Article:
Life in the fast lane

Life in the fast lane
Life in the fast lane

Meet Giaan Rooney. An Olympic gold medallist, mother of two, brand ambassador, children’s author, media personality, MC and more – it seems there’s nothing the 37-year-old can’t do. In the April issue of Retail Pharmacy Assistants magazine, I sat down with the superstar to chat about swimming, sport, juggling, health and more.

On swimming

Despite an incredibly successful swimming career, Giaan Rooney will be the first to tell you that she still “balks when you say successful swimming career”.

“For a long time, I used to always say that the way I saw my career was … I was an average athlete in a superstar era. [I was] surrounded by superstars who [were] doing well … and I was [successful by association],” she says.

It has taken the humble champion a long time to come to terms with success in her own right.

“It’s only as I’ve gotten older that it’s actually sat comfortably with me to be able to say, you know what, I did have some success, and I did do well … I’m actually incredibly proud of my achievements,” she says.

“It’s funny how it works. But for me, I was very fortunate that I had success very early on.

“I was 15 when I made my first Australian swim team. It was [during] a time where they were happy to give a lot of young athletes a go under the guise of gaining some experience on the world stage.” 

On early success 

The defining moment in her swimming career came at the Commonwealth Games in Malaysia.

“I went to the Commonwealth Games as a 15-year-old in Kuala Lumpur, and as it worked out, I came home with two gold medals,” she says.

“And strangely, I hadn’t ever thought about swimming being my career up to that point.

“It wasn’t until that defining moment over there that I was like, right, I’m part of this Australian swim team. I love being a part of this Australian swim team. I get this now. I’m going to do everything in my power to make sure that I’m never not a part of this team on my own terms.”

Giaan credits this early swimming success and her subsequent career in swimming to hard work. For her, definitely, success is a result of the work she puts in.

“I very much credit that early success with the rest of my career … it was the fuel in the fire that [made me realise]: wow, OK, how hard I work – there’s a direct payoff in most instances to success,” she says.

“And I like that equation: hard work equals success.” 

On life transitions

Describing her transition from swimming to life, well, after swimming, Giaan says she was “very fortunate” to have a “smooth transition”, which isn’t necessarily the norm for a lot of professional athletes. 

“I don’t take that for granted because … we see a lot of athletes [who] struggle with that transition,” she says.

“I credit the fact that I got to retire on my terms. It was my decision. I was ready … I realised that I was ready to try new things … that I could do something else other than swimming.

“It was very much on my terms without anyone making that decision for me, or me not being fast enough anymore, or me being injured, or any of those components that can play out in a non-planned retirement for a lot of athletes.”

On her passion for health

Speaking with Giaan, it’s obvious she has a deep-seated passion for health.

From being an elite athlete as a youngster to maintaining a physically active lifestyle in life after swimming, she knows firsthand the importance of health and wellbeing.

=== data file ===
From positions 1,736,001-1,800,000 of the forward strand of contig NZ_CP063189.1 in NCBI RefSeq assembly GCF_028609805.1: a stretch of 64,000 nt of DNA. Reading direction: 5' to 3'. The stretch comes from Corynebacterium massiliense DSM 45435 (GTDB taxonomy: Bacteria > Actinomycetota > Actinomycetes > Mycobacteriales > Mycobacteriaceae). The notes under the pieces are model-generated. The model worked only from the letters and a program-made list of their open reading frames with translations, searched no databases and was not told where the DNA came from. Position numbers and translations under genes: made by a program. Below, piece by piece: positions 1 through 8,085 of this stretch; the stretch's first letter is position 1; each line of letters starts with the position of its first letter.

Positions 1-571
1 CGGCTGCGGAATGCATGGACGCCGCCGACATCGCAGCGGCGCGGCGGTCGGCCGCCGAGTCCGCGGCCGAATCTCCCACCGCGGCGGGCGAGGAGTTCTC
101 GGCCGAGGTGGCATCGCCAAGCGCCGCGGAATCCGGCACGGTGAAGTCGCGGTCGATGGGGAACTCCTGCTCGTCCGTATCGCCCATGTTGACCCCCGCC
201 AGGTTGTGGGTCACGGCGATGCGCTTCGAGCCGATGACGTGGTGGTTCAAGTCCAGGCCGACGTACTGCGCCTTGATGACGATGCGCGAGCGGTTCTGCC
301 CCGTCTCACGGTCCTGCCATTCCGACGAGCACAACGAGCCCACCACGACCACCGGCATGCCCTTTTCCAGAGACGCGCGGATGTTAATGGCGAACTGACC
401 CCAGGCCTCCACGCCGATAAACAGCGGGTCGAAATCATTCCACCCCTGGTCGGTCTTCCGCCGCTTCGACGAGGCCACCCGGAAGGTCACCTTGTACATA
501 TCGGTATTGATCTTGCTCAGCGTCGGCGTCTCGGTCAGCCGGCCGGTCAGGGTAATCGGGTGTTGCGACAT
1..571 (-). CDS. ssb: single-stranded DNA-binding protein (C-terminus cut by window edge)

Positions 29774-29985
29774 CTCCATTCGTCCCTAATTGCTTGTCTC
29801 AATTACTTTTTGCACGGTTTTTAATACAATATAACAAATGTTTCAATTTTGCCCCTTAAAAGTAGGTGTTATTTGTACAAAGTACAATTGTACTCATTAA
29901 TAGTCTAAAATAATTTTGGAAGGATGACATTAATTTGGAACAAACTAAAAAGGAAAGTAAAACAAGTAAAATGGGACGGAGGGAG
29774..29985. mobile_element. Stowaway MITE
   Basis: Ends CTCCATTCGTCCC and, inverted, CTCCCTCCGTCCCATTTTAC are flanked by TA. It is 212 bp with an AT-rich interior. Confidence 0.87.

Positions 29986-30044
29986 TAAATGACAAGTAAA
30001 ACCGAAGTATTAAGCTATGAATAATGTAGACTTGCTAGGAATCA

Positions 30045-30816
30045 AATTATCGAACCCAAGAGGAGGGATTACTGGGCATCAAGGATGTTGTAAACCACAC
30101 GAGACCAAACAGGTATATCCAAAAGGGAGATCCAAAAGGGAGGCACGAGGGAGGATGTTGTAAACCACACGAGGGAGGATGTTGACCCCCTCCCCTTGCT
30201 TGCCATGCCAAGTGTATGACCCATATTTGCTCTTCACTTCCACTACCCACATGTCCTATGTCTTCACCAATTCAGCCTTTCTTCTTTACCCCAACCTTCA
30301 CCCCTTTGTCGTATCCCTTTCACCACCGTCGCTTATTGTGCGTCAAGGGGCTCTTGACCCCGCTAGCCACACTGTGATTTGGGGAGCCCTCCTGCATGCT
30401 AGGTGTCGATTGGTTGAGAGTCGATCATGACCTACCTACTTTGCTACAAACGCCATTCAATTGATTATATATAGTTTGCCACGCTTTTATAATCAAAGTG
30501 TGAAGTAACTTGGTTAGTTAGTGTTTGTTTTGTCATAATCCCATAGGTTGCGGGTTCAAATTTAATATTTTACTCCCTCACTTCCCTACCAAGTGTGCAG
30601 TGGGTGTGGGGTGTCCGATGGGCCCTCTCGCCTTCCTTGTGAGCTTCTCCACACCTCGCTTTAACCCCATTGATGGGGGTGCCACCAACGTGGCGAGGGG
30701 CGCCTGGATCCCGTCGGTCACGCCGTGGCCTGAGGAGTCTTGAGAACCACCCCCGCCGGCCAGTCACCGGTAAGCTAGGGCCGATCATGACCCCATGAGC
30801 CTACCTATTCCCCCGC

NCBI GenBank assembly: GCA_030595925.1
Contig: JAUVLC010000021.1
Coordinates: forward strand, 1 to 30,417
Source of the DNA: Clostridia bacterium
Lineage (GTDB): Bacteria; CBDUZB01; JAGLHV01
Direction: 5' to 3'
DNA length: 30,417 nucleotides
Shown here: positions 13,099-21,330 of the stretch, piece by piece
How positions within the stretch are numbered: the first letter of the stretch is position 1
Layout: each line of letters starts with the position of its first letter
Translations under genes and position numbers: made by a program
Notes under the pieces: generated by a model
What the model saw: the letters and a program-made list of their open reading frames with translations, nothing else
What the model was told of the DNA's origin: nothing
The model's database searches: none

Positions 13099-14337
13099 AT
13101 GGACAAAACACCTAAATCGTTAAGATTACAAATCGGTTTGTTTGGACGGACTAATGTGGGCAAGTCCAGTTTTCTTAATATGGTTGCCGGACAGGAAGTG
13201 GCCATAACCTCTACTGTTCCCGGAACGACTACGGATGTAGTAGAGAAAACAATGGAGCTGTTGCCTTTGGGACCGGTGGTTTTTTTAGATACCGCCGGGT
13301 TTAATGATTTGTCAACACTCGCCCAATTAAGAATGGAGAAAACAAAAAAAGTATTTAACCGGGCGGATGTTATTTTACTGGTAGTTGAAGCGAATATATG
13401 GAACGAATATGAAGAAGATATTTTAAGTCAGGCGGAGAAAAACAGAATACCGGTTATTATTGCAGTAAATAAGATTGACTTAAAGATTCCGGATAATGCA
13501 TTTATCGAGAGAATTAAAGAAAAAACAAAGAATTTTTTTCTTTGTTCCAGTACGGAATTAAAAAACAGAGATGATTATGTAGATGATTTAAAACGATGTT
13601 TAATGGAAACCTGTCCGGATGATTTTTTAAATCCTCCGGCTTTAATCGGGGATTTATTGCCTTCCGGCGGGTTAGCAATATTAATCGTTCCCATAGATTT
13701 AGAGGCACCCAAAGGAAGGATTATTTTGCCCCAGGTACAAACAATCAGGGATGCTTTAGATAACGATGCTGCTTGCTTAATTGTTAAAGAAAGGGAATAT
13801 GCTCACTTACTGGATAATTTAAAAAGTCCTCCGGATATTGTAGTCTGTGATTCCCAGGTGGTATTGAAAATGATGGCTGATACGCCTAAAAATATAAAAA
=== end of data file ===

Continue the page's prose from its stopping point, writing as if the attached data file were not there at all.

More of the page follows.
“Being fit actually doesn’t have the same connotation as health,” she says.

“It’s quite a strange thought process, but at elite level, I was never at my healthiest. My immune system was always compromised. I felt like an 85-year-old getting out of bed every day. I was physically, emotionally, mentally exhausted.

“My whole concept of health … was completely turned on its head once I retired from swimming.”

On the importance of gut health

It wasn’t until after her swimming career, when wanting to start a family with her husband, that she began researching the optimising of her health.

“All my research kept coming back to gut health and how … it’s the epicentre of our health,” she says.

This growing fixation with gut health and its impact on overall health – including skin health – led Giaan to a partnership with Life-Space Probiotics.

“I was very fortunate that, organically, Life-Space Probiotics came into my life,” she says.

“I heard about what they were doing and the wonderful things they were doing in the sphere of gut health, and it really aligned with all my research and also my own ideas of what health looks like for me and my future family.

“For me, health is everything. You can’t do anything if you don’t have your health. I’m far more about preventative measures than trying to fix it.”

On career and happiness

While life and career will always throw up challenges, with many forks in the road and big decisions to make, for Giaan it comes down to knowing “what makes you happy”.

“We’re all going to find ourselves in jobs and careers where we don’t like every component of that job or that career,” she says.

“However, if you like 90 per cent of that job or career, and it makes you happy and it fulfils you, then you’re on the right path.”

For Giaan, “more than anything”, it’s about coming towards the end of life and being able to say, “I’ve lived a good life and I have no regrets. I wouldn’t do it differently”.

How you respond to, “what am I going to regret if I don’t do that?” is your answer to every decision, according to Giaan.

To read the entire interview with Giaan Rooney, make sure you subscribe and check out the April issue of Retail Pharmacy Assistants magazine.

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